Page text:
The former who just happens to be a cousin of General Mohamed Hamdan Dagalo - the man directly responsible for the ongoing massacre of peaceful protestors in Sudan. And the Darfur slaughter before it.There was at some point an attempt to bring the militia under the control of the Sudanese military but they are almost impossible to control and are now a security threat both inside the country and to the neighbours. Which means that if the EU is putting any money into the hands of the Chad government some of that is probably going towards financing the current slaughter.

So this may be one approach, yes. Thanks.

It’d not easy. I understand the EU missions in Chad and Mali as being stabilising, with a view to preventing deterioration in Libya and ensuing larger problems with refugee welfare in the Mediterranean. But Chad is a sovereign state - if it cannot be directly occupied (which I believe is completely out of the question) one has to accept that they exercise that sovereignty within some bounds. That probably means some autonomy in spending of monetary resources provided within the framework of this support.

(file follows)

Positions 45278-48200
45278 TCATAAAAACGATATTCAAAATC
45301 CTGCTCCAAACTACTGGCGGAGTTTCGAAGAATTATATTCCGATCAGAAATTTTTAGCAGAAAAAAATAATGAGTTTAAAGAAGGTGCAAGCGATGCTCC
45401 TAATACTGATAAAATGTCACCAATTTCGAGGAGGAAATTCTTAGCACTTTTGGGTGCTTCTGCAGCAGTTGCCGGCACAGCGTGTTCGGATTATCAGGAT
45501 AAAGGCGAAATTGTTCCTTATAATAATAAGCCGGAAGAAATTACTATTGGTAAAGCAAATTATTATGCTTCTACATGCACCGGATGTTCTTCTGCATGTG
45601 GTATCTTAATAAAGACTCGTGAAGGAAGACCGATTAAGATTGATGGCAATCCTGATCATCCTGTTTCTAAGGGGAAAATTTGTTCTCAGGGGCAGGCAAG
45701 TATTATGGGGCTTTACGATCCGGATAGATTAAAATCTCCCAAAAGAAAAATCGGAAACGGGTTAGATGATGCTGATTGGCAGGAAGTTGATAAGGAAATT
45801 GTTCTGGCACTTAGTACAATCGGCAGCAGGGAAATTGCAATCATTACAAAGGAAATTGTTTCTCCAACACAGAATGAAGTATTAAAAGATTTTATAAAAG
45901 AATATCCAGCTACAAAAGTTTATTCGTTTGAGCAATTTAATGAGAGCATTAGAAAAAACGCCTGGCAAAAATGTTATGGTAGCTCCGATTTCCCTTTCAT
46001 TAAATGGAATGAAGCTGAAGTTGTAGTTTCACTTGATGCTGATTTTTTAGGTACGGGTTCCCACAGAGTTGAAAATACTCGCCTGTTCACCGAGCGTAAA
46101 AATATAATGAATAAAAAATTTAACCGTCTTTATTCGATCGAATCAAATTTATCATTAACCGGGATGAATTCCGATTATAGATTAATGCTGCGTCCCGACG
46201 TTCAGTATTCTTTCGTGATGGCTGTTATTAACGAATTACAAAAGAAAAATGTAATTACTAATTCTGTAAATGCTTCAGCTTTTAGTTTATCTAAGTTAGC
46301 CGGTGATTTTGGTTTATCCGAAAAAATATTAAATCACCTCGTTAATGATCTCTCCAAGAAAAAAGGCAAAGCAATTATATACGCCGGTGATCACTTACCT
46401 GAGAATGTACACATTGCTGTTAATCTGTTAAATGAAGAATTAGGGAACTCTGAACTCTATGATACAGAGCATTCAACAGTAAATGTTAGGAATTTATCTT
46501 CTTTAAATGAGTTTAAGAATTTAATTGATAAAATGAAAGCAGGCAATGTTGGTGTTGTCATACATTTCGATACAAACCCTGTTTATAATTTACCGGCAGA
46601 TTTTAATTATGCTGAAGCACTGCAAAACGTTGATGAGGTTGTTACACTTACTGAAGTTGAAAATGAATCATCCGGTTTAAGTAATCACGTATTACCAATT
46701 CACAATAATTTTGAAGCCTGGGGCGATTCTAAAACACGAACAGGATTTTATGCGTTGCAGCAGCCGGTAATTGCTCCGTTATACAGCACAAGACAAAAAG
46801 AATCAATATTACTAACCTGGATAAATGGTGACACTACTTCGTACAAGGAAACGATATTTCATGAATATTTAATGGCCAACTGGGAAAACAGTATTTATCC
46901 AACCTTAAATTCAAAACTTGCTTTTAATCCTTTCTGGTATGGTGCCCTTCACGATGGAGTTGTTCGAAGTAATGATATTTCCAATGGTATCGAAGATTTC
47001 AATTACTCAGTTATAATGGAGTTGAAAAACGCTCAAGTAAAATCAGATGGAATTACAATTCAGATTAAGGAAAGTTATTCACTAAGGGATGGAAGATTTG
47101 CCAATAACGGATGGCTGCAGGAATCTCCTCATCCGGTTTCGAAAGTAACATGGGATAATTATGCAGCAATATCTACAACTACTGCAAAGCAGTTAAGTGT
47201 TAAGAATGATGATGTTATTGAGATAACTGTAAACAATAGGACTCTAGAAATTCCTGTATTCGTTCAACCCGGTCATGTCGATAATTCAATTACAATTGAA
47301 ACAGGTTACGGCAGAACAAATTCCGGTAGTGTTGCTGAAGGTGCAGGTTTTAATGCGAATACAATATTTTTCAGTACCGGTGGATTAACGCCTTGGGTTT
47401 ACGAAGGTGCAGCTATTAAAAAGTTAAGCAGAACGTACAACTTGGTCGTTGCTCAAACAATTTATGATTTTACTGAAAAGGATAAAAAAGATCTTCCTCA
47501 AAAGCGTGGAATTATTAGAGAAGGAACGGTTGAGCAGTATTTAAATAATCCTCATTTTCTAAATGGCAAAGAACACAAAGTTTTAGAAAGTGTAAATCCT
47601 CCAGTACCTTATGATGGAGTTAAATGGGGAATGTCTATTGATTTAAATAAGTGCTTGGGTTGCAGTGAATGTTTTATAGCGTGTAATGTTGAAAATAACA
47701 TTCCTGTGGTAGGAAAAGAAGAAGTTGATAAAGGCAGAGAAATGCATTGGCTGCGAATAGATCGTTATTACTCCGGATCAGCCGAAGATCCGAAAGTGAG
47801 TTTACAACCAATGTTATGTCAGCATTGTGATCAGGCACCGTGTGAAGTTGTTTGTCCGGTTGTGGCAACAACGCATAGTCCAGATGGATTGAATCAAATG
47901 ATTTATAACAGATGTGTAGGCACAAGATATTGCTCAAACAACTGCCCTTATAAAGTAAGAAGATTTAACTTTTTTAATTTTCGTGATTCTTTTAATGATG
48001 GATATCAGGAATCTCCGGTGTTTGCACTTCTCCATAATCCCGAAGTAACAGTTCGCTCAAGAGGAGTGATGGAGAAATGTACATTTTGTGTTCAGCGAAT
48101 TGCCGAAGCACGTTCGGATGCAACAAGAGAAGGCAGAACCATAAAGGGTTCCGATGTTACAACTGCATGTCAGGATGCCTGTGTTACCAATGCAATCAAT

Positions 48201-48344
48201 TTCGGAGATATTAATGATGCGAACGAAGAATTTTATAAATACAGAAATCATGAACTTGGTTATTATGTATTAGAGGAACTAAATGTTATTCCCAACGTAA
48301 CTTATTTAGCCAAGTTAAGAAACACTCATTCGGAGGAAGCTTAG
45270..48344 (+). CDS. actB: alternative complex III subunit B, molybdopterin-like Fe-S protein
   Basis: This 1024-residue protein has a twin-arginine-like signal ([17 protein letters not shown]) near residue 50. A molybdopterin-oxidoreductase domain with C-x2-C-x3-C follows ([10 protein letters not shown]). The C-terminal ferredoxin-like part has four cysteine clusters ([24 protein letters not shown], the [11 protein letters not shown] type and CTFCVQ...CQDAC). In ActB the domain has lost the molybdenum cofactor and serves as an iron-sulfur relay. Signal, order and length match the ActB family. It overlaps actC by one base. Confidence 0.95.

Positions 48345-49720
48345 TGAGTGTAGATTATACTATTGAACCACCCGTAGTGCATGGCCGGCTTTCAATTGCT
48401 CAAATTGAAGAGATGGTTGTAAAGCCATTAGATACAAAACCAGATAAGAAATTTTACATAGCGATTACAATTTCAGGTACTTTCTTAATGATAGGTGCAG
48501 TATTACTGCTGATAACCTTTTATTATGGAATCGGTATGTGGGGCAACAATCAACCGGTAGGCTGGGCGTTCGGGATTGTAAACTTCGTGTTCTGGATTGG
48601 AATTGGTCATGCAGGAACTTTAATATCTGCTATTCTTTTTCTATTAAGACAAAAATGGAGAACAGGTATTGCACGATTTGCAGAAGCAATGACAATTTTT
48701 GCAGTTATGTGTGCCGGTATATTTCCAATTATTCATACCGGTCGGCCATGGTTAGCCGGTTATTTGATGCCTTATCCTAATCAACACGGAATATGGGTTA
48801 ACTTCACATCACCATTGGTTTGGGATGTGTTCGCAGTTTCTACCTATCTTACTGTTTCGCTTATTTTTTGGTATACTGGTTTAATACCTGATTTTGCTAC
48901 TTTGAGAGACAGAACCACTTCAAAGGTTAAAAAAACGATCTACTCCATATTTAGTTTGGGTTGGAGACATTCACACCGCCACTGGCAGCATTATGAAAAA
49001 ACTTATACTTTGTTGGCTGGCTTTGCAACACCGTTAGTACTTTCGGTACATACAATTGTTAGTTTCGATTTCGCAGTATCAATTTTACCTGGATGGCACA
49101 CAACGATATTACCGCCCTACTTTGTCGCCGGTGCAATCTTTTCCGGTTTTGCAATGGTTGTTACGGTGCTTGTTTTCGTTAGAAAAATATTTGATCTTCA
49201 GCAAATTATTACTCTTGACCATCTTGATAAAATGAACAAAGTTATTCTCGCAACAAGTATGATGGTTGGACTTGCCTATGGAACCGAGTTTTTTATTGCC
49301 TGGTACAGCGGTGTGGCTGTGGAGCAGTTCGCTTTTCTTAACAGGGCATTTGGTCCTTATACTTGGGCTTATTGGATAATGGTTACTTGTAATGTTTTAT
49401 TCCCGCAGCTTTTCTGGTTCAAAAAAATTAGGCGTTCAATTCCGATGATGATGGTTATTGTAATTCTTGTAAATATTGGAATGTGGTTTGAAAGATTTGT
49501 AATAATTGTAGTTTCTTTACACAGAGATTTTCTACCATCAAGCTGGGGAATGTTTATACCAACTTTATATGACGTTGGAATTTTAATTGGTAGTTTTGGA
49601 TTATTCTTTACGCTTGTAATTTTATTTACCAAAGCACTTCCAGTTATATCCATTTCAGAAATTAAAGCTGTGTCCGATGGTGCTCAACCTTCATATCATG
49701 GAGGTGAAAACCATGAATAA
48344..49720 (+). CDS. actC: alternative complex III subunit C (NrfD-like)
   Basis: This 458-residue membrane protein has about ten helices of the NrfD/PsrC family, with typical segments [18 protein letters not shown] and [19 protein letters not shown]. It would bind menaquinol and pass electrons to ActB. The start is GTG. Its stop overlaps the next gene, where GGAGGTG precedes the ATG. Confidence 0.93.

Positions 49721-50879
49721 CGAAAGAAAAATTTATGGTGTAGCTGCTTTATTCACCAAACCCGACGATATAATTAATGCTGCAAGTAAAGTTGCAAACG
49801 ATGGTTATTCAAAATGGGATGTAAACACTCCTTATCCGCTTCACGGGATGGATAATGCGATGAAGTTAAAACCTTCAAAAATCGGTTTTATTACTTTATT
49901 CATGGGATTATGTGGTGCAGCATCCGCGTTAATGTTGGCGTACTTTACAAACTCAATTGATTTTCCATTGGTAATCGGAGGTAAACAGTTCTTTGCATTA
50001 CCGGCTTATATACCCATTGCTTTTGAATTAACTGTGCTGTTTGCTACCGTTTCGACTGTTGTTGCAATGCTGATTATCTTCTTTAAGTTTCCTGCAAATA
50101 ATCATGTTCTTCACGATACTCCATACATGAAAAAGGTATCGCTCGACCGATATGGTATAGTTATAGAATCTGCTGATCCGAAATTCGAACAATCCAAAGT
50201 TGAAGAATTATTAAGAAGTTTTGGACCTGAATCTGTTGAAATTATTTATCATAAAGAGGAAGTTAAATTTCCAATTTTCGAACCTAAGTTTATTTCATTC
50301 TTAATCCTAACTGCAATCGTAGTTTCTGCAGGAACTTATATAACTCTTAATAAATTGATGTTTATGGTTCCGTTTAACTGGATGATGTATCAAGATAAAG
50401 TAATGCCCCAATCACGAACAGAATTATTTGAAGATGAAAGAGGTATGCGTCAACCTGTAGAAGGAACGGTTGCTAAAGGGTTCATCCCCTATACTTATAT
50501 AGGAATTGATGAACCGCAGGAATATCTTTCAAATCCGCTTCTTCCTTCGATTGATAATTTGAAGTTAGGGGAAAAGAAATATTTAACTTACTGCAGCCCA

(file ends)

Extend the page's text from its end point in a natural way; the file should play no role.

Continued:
I’m going to go off on a tangent here, based on a conversation I had with someone last year:

A potentially stabilising measure for the EU that could be of both external and internal use is the establishing of affiliate university faculties in African countries in the following way: universities which belong to a member state that has previously been a colonial power should not establish faculties in countries they have a previous historical relationship to. So for instance, a French university should not have a faculty building in Niger, and a UK university should not have a faculty building in Kenya.

This way one could potentially speed up education and knowledge transfer, but also help the EU deal with its current foreign policy coordination problems (which, among other things, are caused by different experiences of being a colonial power or not). If we’re expecting further climate change in the EU, maybe a good first area to use as a test bed is agricultural technologies - African countries exist in a broader range of climate zones than the EU currently does, so mutual research in this area is beneficial not just for local residents but perhaps in future also for EU climate resilience.

Establishing real faculties is also a longer-term project than just dipping in and out with a fighter jet, and I imagine there’re only limited way in which educational funds can be misappropriated.